What about that sentence is unclear?
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Old 04-18-2017, 07:23 PM
 
Location: SE Pennsylvania
368 posts, read 268,905 times
Reputation: 340
Quote:
Originally Posted by KodeBlue View Post
Rowhouses aren't exclusive to the northeast. Furthermore, The VAST majority of those rowhouses were built when Baltimore was undoubtedly a southern city, so how can rowhouses now be used as a indicator to claim Baltimore as a northeastern city? The things that you mention about Baltimore being like Philly (which isn't true) can simply be attributed to the fact that Philly has adopted a more southern culture by picking up on some of Baltimore's culture. Another point that you brought up is demographics, which I 'd like to know exactly what demographic, how it changes Baltimore, and why can't a city introduce a new demographic without changing which region of the country that it is in. Subways aren't exclusive to the northeast; in-fact, Baltimore and Miami have the same subways cars, built by the company, and the subway of both cities were built at the same time. The only thing that Baltimore has is common with Philly is Rowhouses, weather, and that they were once blue collar cities. People from Philly will tell you that Philly and Baltimore don't really have anything in common; Philly is NY lite, Baltimore does its own thing.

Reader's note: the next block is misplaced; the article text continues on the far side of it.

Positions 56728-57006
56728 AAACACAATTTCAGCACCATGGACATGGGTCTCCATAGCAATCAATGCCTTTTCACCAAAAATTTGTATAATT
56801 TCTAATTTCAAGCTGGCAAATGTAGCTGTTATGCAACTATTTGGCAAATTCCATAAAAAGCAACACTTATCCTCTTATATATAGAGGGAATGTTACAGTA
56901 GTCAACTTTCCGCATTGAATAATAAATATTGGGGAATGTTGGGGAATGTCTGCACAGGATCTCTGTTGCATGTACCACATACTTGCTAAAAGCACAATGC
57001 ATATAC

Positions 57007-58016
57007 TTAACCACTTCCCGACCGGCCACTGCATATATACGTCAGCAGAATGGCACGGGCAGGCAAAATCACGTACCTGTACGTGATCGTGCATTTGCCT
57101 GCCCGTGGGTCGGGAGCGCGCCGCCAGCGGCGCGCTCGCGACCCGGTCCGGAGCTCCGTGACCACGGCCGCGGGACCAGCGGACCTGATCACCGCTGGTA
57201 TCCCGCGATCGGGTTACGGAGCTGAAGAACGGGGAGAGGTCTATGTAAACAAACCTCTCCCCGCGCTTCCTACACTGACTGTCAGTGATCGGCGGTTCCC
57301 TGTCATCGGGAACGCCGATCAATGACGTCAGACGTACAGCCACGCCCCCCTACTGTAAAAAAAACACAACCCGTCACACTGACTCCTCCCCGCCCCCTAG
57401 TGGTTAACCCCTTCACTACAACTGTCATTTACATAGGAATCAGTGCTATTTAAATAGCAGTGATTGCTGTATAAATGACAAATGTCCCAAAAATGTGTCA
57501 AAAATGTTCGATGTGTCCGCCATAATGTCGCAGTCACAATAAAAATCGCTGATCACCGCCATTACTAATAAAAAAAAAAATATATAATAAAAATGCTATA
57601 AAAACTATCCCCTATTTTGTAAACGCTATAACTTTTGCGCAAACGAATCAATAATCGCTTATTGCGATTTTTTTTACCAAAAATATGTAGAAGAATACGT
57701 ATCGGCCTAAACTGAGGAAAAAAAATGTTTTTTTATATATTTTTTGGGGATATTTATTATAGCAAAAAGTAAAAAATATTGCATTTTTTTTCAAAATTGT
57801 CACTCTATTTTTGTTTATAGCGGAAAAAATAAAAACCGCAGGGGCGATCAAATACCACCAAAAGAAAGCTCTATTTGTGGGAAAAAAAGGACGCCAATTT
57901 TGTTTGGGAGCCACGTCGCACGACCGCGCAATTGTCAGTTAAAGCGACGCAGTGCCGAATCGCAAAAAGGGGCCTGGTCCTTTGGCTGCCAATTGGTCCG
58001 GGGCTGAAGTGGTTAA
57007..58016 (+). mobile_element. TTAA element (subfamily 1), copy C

I still stand by Baltimore being completely southern. I have yet to hear a valid argument on how it isn't.